LONG BEACH, Calif. – James Hinchcliffe was second on Dancing with the Stars last fall.
He made his return to Los Angeles for the Verizon IndyCar Series’ annual trip to Long Beach one spot better.
The driver of the No. 5 Arrow Electronics Schmidt Peterson Motorsports Honda dominated today’s Toyota Grand Prix of Long Beach en route to the fifth win of his career, his first since NOLA Motorsports Park in April 2015.
Hinchcliffe won his first Indy Lights race here in 2010 and now is back on the board to give Honda its second win of the season, thanks to a two-stop pit strategy.
St. Petersburg winner Sebastien Bourdais was second in the No. 18 Sonny’s BBQ Honda for Dale Coyne Racing, while Josef Newgarden took his No. 2 Verizon Team Penske Chevrolet to third for his first podium with his new team. Bourdais was on a two-stop strategy but got a third added when he needed to pit for a rear wing assembly change following an opening lap caution, while Newgarden stuck to a three-stop strategy.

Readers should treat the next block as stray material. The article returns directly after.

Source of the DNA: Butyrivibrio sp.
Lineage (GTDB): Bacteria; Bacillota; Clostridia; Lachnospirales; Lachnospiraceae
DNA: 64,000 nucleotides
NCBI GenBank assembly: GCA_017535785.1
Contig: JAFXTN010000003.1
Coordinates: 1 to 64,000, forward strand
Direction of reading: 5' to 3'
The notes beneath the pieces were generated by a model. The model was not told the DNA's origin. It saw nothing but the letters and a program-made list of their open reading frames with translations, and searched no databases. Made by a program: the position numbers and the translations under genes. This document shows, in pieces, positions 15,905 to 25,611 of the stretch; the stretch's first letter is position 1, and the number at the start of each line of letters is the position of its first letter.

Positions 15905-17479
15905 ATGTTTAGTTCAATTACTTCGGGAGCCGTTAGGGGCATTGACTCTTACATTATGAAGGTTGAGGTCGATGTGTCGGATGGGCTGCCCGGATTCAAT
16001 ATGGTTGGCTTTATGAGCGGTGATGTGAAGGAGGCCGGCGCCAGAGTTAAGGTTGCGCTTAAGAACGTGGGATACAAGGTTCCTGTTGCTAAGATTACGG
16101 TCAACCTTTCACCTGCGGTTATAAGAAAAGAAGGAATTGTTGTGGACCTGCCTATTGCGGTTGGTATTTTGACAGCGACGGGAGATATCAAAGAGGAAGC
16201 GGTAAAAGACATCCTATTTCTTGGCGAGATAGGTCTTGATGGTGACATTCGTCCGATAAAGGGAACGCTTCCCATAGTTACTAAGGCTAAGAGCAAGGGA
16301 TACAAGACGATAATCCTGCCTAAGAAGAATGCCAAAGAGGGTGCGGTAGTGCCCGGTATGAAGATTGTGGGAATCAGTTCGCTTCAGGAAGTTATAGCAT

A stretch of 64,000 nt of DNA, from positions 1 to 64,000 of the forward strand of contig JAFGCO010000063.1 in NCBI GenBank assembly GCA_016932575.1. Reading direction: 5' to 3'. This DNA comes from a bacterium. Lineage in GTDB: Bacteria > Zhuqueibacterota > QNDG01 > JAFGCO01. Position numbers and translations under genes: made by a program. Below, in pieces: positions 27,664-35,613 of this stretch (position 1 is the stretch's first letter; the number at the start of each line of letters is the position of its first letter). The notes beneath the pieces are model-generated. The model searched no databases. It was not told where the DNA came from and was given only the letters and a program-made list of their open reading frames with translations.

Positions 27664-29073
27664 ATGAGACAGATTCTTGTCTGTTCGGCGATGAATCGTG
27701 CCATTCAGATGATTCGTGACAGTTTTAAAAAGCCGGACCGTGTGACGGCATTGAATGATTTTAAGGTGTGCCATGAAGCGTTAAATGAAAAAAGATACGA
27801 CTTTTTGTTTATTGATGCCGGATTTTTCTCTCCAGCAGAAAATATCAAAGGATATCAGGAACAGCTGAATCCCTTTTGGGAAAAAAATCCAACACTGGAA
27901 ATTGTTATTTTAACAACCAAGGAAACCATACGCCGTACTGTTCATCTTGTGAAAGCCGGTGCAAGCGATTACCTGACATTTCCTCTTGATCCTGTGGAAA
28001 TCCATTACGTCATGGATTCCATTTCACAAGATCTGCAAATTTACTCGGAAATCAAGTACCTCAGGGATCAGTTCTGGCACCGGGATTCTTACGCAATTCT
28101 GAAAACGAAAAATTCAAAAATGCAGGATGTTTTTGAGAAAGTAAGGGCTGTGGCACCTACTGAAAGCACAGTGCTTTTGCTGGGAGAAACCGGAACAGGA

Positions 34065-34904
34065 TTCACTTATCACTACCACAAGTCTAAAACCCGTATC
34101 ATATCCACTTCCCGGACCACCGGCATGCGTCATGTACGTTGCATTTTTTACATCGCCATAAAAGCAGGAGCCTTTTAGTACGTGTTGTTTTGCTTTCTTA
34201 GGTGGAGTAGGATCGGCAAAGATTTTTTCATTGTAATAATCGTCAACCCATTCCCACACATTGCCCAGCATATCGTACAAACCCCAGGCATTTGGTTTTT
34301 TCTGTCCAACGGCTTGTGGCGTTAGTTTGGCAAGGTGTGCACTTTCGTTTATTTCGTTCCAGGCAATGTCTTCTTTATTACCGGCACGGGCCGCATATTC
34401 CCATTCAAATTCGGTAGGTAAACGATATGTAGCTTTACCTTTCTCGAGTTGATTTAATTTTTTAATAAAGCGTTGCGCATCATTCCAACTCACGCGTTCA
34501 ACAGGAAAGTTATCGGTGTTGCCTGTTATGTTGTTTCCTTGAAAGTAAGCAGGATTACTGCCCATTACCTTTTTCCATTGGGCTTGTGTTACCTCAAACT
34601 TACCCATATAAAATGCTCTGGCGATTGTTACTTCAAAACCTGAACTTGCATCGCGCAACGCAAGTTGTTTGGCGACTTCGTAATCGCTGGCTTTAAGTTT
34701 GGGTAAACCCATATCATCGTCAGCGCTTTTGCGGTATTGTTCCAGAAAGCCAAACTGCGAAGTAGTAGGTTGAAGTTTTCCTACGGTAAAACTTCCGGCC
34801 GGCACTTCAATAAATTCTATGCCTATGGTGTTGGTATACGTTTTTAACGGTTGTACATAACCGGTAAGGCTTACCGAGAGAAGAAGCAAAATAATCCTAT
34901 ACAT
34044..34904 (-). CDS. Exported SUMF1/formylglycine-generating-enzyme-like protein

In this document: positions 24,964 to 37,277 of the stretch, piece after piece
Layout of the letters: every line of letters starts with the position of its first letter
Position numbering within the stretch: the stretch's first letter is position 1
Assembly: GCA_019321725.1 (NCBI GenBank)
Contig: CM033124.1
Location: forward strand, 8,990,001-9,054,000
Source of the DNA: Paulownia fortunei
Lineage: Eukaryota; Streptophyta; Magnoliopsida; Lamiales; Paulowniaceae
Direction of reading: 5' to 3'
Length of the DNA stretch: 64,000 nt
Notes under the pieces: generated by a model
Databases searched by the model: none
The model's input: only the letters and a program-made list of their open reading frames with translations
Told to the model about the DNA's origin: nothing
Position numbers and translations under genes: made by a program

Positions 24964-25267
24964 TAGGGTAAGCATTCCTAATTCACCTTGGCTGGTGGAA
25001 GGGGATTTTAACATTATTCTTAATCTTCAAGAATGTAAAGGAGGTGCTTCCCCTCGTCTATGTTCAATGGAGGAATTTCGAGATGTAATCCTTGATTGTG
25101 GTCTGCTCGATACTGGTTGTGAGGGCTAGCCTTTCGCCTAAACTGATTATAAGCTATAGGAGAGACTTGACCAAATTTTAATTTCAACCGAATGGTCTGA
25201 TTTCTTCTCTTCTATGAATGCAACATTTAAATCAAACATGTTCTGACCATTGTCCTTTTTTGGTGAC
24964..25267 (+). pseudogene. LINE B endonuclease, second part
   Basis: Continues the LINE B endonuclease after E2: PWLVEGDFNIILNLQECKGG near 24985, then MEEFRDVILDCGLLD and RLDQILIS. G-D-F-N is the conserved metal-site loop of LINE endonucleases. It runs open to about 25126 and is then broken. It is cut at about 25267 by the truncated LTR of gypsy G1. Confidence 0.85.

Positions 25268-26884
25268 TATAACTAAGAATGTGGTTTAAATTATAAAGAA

A three-stop strategy also occurred for Scott Dixon and Simon Pagenaud, both of whom were quick but unable to rise above fourth and fifth. Dixon’s was meant to be two stops but got changed to three earlier in the race.
A nightmare day saw all four Andretti Autosport Hondas have mechanical issues, costing potential wins or podiums for Ryan Hunter-Reay and Alexander Rossi, who qualified in the Firestone Fast Six.
A first-lap accident put pause to both Will Power’s and Charlie Kimball’s hopes. Kimball was also involved in a first-lap incident at St. Petersburg with Graham Rahal. Today, he was on the outside of turn 4 with Power trying to pass on the inside before they collided.
Meanwhile yellows were absent from the rest of the race until Rossi had a mechanical issue at the back of his No. 98 NAPA Auto Parts/Curb Honda when he was running third on Lap 63.
That was the lap Hinchcliffe took the lead for the last time in the race. He gapped Hunter-Reay on the eventual restart, six laps later on Lap 69, with Hunter-Reay falling more than two seconds in arrears.